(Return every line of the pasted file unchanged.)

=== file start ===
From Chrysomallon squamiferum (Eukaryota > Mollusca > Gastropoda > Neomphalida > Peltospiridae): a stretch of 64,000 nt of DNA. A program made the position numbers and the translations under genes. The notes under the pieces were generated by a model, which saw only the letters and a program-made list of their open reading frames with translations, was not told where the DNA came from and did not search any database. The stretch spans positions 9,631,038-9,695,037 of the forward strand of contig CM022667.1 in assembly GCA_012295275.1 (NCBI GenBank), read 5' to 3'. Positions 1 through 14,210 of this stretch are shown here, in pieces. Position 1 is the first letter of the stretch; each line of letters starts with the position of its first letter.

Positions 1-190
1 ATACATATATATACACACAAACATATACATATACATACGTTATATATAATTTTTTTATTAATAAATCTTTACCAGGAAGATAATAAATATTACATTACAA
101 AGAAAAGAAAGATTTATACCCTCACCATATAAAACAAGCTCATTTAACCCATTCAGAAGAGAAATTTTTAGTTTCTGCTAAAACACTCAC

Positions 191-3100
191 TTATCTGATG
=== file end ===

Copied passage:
From Chrysomallon squamiferum (Eukaryota > Mollusca > Gastropoda > Neomphalida > Peltospiridae): a stretch of 64,000 nt of DNA. A program made the position numbers and the translations under genes. The notes under the pieces were generated by a model, which saw only the letters and a program-made list of their open reading frames with translations, was not told where the DNA came from and did not search any database. The stretch spans positions 9,631,038-9,695,037 of the forward strand of contig CM022667.1 in assembly GCA_012295275.1 (NCBI GenBank), read 5' to 3'. Positions 1 through 14,210 of this stretch are shown here, in pieces. Position 1 is the first letter of the stretch; each line of letters starts with the position of its first letter.

Positions 1-190
1 ATACATATATATACACACAAACATATACATATACATACGTTATATATAATTTTTTTATTAATAAATCTTTACCAGGAAGATAATAAATATTACATTACAA
101 AGAAAAGAAAGATTTATACCCTCACCATATAAAACAAGCTCATTTAACCCATTCAGAAGAGAAATTTTTAGTTTCTGCTAAAACACTCAC

Positions 191-3100
191 TTATCTGATG